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Shielding Exceptions at WCF Service Boundaries

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In Windows Communication Foundation (WCF), to prevent details of the service implementation from escaping the secure boundary of the service, unknown exceptions should not be sent to the client application. This is controlled through the includeExceptionDetailInFaults attribute in the <serviceDebug> element in the WCF configuration. To enable exception shielding, this attribute must be set to false. If not specified in the configuration file, this property is set to false.

The includeExceptionDetailInFaults configuration setting is used only for unknown or unhandled exceptions. It does not have any effect on known exceptions, where the operation has a FaultContract with the known fault type and the operation throws a FaultException<knownFault> where knownFault is in the fault contract.

Exception shielding helps prevent a Web service from disclosing information about the internal implementation of the service when an exception occurs. The following forces explain why you should use exception shielding:

  • Exception details may contain clues that an attacker can use to exploit resources used by the system.
  • Information related to anticipated exceptions needs to be returned to the client application.
  • Exceptions that occur within a Web service should be logged to support troubleshooting.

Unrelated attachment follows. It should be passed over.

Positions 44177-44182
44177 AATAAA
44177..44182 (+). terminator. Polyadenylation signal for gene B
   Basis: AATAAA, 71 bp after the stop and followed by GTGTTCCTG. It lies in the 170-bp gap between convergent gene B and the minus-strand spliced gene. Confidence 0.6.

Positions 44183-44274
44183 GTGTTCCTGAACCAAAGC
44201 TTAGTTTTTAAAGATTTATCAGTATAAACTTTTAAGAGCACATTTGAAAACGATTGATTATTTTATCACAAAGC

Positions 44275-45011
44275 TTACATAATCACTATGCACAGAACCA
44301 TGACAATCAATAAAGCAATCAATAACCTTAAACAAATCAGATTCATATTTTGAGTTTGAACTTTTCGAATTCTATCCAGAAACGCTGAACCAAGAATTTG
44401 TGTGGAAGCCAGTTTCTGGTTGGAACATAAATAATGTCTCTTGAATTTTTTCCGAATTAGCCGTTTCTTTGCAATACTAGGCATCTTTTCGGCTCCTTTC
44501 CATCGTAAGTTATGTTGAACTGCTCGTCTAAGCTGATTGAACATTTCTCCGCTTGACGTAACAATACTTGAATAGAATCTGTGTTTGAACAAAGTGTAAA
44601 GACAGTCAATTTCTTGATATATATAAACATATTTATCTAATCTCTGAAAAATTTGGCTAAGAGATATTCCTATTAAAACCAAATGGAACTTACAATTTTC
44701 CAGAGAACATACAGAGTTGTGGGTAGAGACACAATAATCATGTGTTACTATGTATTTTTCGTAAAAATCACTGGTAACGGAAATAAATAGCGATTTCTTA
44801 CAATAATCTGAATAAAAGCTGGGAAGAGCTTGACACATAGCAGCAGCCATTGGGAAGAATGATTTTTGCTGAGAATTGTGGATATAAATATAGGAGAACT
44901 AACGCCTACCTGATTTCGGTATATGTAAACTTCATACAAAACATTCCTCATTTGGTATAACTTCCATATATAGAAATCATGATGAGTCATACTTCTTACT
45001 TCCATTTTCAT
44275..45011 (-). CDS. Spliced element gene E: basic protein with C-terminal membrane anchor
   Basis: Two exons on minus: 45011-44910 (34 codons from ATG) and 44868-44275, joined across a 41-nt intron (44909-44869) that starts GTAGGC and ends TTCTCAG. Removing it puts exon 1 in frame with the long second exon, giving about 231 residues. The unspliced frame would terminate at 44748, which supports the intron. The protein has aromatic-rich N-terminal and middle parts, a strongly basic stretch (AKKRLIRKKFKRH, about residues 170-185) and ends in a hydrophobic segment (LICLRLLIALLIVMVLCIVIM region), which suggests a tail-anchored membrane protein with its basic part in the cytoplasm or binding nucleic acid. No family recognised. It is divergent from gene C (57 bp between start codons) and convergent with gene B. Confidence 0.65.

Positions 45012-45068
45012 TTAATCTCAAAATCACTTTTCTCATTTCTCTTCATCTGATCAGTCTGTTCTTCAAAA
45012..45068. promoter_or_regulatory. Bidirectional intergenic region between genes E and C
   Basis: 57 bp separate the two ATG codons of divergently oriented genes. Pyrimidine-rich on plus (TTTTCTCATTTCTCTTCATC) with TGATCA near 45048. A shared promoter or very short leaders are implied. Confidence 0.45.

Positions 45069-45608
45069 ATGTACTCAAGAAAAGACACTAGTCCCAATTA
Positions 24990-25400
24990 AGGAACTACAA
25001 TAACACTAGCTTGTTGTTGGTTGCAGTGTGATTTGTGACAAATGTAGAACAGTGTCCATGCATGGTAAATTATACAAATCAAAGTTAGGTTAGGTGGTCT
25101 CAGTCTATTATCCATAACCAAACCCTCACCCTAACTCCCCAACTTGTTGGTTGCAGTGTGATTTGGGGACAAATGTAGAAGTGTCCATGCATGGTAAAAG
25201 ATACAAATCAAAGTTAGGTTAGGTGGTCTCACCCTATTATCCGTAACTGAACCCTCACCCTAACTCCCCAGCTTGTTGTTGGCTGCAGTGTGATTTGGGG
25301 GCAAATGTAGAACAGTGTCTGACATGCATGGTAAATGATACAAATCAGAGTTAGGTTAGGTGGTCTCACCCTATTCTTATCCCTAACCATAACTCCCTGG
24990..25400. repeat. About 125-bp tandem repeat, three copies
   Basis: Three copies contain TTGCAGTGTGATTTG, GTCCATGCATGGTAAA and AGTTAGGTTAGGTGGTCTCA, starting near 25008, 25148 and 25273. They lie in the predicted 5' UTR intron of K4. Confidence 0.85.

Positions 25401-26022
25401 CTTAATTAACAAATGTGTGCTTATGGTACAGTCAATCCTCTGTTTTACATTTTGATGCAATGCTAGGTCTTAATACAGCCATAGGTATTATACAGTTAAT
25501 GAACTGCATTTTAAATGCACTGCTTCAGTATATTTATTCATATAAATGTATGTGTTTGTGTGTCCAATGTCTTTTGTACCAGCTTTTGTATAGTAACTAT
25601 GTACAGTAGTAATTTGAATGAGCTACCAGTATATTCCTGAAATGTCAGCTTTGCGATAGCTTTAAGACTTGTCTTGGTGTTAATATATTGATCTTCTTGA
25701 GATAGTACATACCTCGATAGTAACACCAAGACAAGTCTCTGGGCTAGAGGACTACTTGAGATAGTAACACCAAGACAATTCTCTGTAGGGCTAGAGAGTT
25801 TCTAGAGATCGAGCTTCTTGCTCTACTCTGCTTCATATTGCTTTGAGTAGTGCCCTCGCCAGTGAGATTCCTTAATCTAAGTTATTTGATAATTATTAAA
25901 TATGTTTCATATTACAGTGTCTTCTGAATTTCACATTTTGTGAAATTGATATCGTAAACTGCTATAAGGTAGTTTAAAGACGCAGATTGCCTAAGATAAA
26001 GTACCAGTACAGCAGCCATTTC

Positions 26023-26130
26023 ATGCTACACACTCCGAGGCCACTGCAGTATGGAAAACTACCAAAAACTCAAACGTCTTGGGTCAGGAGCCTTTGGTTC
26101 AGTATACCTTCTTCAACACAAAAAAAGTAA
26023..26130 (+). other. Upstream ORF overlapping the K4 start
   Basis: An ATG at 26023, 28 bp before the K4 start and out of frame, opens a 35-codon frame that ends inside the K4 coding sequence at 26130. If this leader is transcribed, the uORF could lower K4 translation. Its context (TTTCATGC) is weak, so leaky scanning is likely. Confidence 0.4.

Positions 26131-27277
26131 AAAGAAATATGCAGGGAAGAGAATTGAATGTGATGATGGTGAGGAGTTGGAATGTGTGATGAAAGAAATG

Only exceptions that have been sanitized or are safe by design should be returned to the client application. Exceptions that are safe by design do not contain sensitive information in the exception message and they do not contain a detailed stack trace, either of which might reveal sensitive information about the Web service's inner workings. You should use the Exception Shielding pattern to sanitize unsafe exceptions by replacing them with exceptions that are safe by design.

The Exception Handling Application Block includes support for exception shielding at WCF service boundaries. This support consists of the following:

  • The ExceptionShieldingAttribute, which is used to associate exception handing policies with WCF service operations
  • The FaultContractExceptionHandler, which is able to convert an exception to a specific type of Fault Contract and map the desired exception properties into the Fault Contract.

To enable the exception shielding feature in an WCF service

  1. Add references to the following assemblies:
    • Microsoft.Practices.EnterpriseLibrary.ExceptionHandling.dll
    • Microsoft.Practices.EnterpriseLibrary.ExceptionHandling.WCF.dll
    • Microsoft.Practices.EnterpriseLibrary.Common.dll
    • Microsoft.Practices.ObjectBuilder2.dll
  2. Add a Using statement for Microsoft.Practices.EnterpriseLibrary.ExceptionHandling.WCF.
  3. Add the ExceptionShielding attribute to a service implementation class or service contract interface, and specify the name of the exception policy to use as a constructor parameter. If you do not specify the name of a policy in the constructor parameter, or if the specified policy is not defined in configuration, the shielding implementation always looks for a policy named "WCF Exception Shielding."